A healthy lifestyle may help you manage menopause symptoms. It can also help lower your risk for heart disease, osteoporosis, and other long-term health problems. A healthy lifestyle includes the following tips.

  • Avoid smoking.

    This may reduce hot flashes and long-term health risks. Talk to your doctor if you need help quitting.

  • Exercise regularly.

    Being active improves both physical and emotional health. You can help slow bone loss and prevent broken bones with weight-bearing exercise and resistance training.

  • Make healthy eating a priority.

    You'll not only feel better but may also prevent long-term health problems.

  • Take care of your emotional health.

    Try things that relieve stress, such as breathing exercises. And talk to your doctor if you are feeling sad or anxious and it's not getting better.

  • Get enough calcium and vitamin D.

    Eat foods that are rich in calcium. This can help lower your risk of osteoporosis and broken bones. Ask your doctor if taking a supplement with calcium and vitamin D is right for you. The amount of calcium and vitamin D that you need to take depends on your age, your health, and how much calcium you get from the foods you eat.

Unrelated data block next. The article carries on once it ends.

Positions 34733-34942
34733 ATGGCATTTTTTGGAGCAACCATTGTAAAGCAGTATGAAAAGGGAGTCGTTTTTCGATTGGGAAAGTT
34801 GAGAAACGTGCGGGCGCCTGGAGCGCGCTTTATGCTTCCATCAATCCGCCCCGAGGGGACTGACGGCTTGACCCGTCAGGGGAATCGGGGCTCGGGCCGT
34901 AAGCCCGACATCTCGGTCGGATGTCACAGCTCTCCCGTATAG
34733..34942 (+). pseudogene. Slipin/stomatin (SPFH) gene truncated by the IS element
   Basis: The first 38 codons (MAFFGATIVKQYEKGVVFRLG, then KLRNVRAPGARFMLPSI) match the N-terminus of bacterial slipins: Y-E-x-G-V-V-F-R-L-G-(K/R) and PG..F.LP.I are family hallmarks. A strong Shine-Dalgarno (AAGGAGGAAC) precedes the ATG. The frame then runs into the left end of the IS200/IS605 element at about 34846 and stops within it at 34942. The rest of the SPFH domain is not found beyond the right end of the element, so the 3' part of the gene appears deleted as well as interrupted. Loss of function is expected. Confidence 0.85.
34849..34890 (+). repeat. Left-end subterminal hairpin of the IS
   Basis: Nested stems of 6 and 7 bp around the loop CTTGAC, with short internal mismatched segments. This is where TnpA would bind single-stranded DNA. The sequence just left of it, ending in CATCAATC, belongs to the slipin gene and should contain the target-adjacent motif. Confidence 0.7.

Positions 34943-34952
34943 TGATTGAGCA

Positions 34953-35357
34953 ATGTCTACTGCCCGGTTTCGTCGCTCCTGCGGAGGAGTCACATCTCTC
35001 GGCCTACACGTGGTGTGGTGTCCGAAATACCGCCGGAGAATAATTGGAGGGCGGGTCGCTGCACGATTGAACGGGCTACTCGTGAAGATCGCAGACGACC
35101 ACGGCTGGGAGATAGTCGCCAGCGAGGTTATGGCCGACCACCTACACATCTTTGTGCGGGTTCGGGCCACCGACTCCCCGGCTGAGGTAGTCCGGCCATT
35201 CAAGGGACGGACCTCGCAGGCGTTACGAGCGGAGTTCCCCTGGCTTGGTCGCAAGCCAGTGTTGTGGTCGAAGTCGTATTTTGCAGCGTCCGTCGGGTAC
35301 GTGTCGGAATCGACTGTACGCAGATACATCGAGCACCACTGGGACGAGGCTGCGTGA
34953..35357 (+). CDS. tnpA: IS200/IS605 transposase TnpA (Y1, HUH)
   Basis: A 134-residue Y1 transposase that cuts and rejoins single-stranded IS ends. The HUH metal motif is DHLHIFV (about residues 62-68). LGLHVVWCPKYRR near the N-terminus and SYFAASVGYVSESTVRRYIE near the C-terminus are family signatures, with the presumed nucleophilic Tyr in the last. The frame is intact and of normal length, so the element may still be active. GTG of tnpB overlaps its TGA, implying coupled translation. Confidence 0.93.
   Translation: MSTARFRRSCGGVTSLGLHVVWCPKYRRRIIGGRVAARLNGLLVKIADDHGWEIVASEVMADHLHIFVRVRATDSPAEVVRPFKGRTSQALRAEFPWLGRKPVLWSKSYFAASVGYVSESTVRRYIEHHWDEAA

• If menopause symptoms bother you, talk to your doctor about treatment options.

    Medicines for menopause symptoms have some risks. But for many people, the benefits outweigh the risks. Talk with your doctor about the risks and benefits of treatment options for you.

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The content above contains general health information provided by Healthwise, Incorporated, and reviewed by its medical experts. This content should not replace the advice of your healthcare provider. Not all treatments or services described are offered as services by us. For recommended treatments, please consult your healthcare provider.